Religion & Beliefs

Shalom, Imus

I have to be honest and say I’m surprised and impressed by the way things have turned out with the whole “nappy headed hos” incident. When Michael wrote about it at the Daily Shvitz he predicted that, “This episode will … Read More

By / April 12, 2007
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I have to be honest and say I’m surprised and impressed by the way things have turned out with the whole “nappy headed hos” incident. When Michael wrote about it at the Daily Shvitz he predicted that, “This episode will sink before the new wave of grim headlines out of Baghdad.” Guess not. But why not? Because of money, basically. Yes, Jesse Jackson and Al Sharpton pulled out their soapboxes and gave the same old indignant speeches, but in the meantime advertisers realized that by pulling out of the Imus show they’d get credit for being anti-racist, which would translate into revenue. Meanwhile, CBS was left with a huge deficit. According to this piece from NPR, Imus in Morning brought in tens of millions of dollars worth of advertising. With the ad money gone, they had no reason to stick by Imus, and this morning they gave him the ol’ heave-ho. Now, let’s get some things clear. I think Don Imus is a schmuck, and every time I’ve tried listening to his show I get bored. I am hardly saddened by his downfall, but I am frankly confused by anyone who listened to him to begin with. As Dov Baer points out, Imus has had some pretty nasty things to say about Jews in the past. Once, he called the editors at Simon & Schuster “thieving Jews” and then later apologized by saying the statement was “redundant.” Charming. But you know what Don Imus was doing this morning? Raising millions of dollars for kids with cancer. Here’s an excerpt from the latest NYT piece on his demise:

The firing of Mr. Imus came on a surreal day, one that served as a reminder not only of the millions of dollars he has raised for children’s charities over nearly two decades, but of the millions of dollars in future donations that he may have been lost as a result of his ill-considered remarks. For four and a half hours this morning, he turned his radio program into a live fundraiser for three charities — two benefiting children with cancer, and the other for families that have lost babies to sudden infant death syndrome — an endeavor he has undertaken each of the last 18 years. Among the guests were children and parents who had been the beneficiaries of his efforts — particularly the Imus Cattle Ranch for Kids with Cancer, a program that the host founded on his New Mexico ranch along with his wife, Deirdre. “It was an honor to be at your son’s funeral,” he said to one woman, whose cancer-stricken son had been a guest at what is essentially a western-themed camp for sick children.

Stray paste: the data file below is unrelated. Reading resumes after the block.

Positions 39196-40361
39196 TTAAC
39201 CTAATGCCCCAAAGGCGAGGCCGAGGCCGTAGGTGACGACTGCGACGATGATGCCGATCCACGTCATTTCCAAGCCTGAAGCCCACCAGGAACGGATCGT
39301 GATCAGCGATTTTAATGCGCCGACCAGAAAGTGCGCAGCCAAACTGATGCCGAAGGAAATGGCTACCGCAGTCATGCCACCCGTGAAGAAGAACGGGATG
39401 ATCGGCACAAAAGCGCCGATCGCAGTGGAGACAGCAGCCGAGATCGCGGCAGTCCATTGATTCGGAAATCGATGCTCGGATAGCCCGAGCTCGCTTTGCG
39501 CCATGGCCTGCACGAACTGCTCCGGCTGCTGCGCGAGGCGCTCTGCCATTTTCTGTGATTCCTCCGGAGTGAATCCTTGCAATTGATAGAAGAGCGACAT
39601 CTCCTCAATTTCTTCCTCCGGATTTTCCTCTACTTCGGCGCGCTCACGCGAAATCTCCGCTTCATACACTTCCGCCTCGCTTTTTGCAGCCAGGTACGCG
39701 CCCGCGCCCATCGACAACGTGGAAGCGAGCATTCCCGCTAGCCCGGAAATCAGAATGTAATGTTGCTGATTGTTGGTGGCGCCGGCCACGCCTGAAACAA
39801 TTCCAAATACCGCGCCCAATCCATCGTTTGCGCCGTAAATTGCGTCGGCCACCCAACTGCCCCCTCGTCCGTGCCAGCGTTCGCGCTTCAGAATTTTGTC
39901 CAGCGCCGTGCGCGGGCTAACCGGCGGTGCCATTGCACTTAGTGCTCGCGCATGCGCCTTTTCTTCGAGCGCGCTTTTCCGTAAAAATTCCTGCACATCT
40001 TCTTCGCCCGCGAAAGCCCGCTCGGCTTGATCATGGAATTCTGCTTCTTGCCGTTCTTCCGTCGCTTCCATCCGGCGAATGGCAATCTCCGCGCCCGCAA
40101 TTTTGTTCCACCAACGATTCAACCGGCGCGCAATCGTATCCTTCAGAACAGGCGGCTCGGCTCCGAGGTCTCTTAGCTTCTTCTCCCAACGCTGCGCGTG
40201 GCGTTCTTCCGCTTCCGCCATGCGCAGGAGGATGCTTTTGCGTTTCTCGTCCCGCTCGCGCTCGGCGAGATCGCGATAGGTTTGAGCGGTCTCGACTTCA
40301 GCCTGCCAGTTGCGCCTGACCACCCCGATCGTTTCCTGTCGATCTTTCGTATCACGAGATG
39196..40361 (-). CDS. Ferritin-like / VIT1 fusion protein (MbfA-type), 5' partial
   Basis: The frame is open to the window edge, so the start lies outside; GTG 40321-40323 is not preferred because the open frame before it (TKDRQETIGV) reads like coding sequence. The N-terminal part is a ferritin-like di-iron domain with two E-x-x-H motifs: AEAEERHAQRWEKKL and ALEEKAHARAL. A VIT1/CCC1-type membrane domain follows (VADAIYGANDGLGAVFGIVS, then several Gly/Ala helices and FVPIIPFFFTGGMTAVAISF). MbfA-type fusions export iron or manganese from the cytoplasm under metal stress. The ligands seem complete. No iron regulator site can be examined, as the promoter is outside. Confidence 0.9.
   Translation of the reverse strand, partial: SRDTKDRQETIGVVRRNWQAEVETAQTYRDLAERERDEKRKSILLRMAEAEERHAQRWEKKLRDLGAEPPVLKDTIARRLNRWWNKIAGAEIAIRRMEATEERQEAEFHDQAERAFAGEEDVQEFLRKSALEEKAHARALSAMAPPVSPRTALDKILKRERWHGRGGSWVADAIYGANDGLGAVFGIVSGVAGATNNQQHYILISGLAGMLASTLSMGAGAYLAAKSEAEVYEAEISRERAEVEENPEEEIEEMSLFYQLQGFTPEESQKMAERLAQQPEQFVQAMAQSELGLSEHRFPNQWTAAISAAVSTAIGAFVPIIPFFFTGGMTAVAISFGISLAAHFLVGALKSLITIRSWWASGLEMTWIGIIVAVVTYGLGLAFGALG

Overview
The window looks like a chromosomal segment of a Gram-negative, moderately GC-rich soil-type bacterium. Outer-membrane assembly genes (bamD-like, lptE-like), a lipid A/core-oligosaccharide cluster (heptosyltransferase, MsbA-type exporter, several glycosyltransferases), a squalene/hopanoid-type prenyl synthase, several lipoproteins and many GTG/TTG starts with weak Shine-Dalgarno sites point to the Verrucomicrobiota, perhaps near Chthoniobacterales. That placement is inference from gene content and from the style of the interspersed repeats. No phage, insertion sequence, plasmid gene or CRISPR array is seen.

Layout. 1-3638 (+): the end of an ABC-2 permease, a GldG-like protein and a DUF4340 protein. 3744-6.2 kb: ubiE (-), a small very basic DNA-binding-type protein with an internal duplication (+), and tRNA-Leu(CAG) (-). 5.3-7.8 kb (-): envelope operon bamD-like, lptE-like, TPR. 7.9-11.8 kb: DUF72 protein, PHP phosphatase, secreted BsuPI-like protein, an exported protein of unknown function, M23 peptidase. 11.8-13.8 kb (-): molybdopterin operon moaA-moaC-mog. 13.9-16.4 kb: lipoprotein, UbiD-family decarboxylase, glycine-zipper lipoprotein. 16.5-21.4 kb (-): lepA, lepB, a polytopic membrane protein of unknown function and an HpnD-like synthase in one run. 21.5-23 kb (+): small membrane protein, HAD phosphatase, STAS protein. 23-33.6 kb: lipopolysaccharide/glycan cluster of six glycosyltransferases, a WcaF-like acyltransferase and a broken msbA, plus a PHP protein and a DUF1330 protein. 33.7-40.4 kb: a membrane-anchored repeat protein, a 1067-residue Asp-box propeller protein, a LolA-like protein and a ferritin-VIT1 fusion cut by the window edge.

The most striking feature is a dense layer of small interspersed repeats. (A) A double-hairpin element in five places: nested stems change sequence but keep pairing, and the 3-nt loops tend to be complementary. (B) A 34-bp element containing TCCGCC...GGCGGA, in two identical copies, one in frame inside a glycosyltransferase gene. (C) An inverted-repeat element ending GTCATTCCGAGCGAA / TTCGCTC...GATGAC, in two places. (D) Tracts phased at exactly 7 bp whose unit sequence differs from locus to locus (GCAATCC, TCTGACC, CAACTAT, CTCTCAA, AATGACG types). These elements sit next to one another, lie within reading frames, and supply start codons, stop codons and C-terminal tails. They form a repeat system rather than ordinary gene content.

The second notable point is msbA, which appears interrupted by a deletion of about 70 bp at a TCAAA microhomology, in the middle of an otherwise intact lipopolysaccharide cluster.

The whole thing, how ugly it is on every side, reminds me of synagogue politics. The hiring and firing of rabbis and cantors is an ugly business that often has little to do with whether or not the person in question is good at their job, and more to do with money, and which big donor/block of members will leave the shul if the rabbi or cantor doesn’t step down. Invariably the synagogue board doesn’t make its decision until the worst possible moment—often on the eve of the High Holidays—and the rumors and ripples through the community just serve to show how far from spiritual a synagogue can get. I’ve been to shuls where congregants have gotten into actual fistfights on the premises, and where microphones were turned off during Yom Kippur services so that a sermon praising a community member in question wouldn’t be heard. It’s nasty stuff, and it comes precisely at the time when we’re trying to raise ourselves to a higher level. I wish I could send you to a site where you could make a donation to one of Imus’s charities, but they seem to be under investigation for sketchy spending, so instead, check out Camp Simcha, a camp for kids with life threatening diseases run by Chai Lifeline. Chai Lifeline gets four stars from Charity Navigator, which rates based on efficiency. I just gave twenty bucks. Let’s at least have something good come out of all this. For a fascinating article about why being called “nappy headed” is worse than being called a “ho,” click here.